ROGER TAYLOR BUSINESS COLUMNIST r email@example.com @CH-RogerTaylor
Stuck in the conceptual phase for an extended period, the massive Nova Centre project in downtown Halifax is starting to have a significant effect on the local economy.
At the same time, people are starting to see the project move from architect’s drawings to reality.
There are about 300 people working on the Nova Centre, but that number will more than double once constru ction hits its peak next year, says Joe Ramia, CEO of Halifax development firm Rank Inc ., parent of Argyle Developments Inc. , which is the company building the Nova Centre.
There are only a small number of electrical, mechanical and plumbing workers on site, Ramia says, but those job numbers will rise significantly as construction proceeds.
“We’re just building up. The more you go up, the more trades will come,” Ramia told me Friday.
Nova Centre is probably best known for including the controversial new Halifax Convention Centre, but the project includes a number of buildings.
A total of one million square feet of space will be created with the construction of the convention centre, a luxury hotel, two office towers designated as financial centres, some residential space, retail outlets and restaurants.
Once complete, the Nova Centre complex is expected to be a catalyst for the transformation of the downtown.
Ramia says the steel that has been lifted in place the last three weeks by a special crane capable of handling massive weights is a key part of the construction.
The steel girders will support the ceiling over the convention centre’s multifunction room, which is a column-less space, he says. Besides spanning a large area, they must be strong enough to support the construction over it, including Grafton Street, once it is reinstalled.
To be specific, Steve Ross, general manager of Cherubini Metal Works Ltd., says the trapezoidal steel box girders, commonly known as tub girders, are so heavy they have to be installed in three sections. Each girder, commonly used in bridge construction, weighs about 150 tonnes, says Ross.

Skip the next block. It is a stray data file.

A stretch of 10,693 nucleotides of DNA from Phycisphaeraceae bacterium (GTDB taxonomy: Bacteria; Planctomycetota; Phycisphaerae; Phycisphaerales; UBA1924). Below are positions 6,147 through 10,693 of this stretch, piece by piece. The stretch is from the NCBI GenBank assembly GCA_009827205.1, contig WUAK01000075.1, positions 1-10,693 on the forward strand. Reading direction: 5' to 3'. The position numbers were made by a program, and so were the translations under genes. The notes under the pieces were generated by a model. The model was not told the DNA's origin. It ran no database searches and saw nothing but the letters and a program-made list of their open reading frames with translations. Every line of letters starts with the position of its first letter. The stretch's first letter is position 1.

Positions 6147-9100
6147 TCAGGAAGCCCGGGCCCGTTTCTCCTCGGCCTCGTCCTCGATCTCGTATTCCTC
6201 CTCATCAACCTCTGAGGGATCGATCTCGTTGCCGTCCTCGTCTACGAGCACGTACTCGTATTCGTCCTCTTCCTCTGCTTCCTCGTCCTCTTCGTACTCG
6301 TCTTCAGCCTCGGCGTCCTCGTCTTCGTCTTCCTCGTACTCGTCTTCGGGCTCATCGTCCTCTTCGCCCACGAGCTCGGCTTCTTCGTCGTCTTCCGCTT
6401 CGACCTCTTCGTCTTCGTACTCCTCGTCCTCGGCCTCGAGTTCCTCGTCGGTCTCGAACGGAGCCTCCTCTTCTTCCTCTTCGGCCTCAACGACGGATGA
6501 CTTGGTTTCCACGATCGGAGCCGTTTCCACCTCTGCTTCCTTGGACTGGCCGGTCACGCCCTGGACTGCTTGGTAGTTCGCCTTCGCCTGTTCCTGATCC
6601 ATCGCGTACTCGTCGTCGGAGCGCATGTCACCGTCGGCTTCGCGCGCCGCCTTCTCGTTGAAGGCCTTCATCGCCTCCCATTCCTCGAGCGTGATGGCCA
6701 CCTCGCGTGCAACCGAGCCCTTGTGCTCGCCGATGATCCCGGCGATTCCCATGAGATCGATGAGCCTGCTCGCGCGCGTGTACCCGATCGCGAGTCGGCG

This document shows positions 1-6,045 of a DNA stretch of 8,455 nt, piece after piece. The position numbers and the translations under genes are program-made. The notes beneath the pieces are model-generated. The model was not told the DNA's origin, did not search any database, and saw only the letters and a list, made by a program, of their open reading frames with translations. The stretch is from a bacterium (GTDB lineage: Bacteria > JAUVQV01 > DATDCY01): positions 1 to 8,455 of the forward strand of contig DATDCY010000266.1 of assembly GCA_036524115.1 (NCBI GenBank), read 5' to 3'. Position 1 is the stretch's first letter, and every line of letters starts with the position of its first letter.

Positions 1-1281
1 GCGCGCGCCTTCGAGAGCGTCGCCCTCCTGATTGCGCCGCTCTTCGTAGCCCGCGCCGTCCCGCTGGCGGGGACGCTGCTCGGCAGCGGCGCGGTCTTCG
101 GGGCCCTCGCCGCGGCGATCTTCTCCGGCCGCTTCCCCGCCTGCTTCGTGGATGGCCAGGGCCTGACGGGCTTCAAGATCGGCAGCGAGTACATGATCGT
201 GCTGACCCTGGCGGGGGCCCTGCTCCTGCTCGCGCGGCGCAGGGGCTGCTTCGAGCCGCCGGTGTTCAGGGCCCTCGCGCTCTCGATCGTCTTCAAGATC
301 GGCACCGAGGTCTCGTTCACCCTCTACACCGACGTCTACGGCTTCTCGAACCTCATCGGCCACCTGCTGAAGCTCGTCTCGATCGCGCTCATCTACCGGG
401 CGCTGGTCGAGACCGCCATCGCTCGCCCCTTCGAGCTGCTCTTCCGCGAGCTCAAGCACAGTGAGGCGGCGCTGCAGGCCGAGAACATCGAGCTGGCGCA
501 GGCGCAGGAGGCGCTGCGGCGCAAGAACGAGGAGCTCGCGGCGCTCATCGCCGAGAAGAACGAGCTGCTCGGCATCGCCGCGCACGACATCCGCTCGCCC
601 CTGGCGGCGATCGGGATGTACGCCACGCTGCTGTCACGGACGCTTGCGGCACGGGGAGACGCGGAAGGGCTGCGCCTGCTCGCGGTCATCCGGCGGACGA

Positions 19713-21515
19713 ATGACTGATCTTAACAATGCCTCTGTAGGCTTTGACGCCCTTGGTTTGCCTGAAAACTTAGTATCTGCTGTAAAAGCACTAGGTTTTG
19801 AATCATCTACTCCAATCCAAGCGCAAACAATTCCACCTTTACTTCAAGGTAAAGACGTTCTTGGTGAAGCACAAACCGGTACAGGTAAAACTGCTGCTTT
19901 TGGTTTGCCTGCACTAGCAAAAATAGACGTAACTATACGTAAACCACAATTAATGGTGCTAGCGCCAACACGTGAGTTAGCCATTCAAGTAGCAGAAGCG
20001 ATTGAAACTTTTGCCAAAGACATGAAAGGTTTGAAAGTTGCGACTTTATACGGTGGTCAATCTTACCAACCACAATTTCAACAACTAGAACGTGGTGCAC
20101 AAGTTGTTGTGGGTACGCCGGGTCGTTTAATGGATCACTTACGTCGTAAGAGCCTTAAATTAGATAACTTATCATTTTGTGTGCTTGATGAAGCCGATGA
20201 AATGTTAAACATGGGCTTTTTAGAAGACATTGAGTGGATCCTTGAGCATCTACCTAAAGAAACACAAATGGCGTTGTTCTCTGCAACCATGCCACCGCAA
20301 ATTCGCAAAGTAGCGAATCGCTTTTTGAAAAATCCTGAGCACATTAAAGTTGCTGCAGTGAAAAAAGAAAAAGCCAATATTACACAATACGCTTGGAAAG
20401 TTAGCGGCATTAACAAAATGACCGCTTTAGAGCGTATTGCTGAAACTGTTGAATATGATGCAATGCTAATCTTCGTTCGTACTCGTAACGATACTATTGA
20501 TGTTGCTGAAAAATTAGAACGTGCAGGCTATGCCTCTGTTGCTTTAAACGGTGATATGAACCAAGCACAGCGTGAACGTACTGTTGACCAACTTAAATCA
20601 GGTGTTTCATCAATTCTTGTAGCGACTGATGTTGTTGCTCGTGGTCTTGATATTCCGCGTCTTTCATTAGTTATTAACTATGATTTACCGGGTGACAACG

In total, five girders are being installed by the Dartmouth metal fabricator.
Ross says the weight is so great even the special crane cannot extend all the way across the space. The girders are being lowered into the construction area and slid into place with the help of bearings.
A lot of the construction techniques for the Nova Centre haven’t been used in the Maritimes, he says. At the same time as the girders are being installed, concrete continues to be poured. The developer acquired a special pump with two towers.
“We believe (the pump) is the first of its kind in this region,” Ramia says.
It allows cement to be moved where it is needed very quickly even as the storeys are added, making construction more efficient .
Work will be carrying on through the winter, but Ramia says the amount of work completed will largely depend on the weather.
He’s hopeful it will be milder than last winter.
“It’s nice to see it coming together. I mean, there’s a lot of work going on down there.”
It won’t be long before the buildings start to take shape. Installation of the exterior glass covering system is slated to begin in March, he says, adding that it is the same system used on the new Freedom Tower in New York City.
The efficient constru ction is good to see, but downtown merchants, more than anyone, are eager to see the project completed — the sooner, the better.
The Nova Centre construction site is seen on Wednesday in downtown Halifax.
RYAN TAPLIN • Staff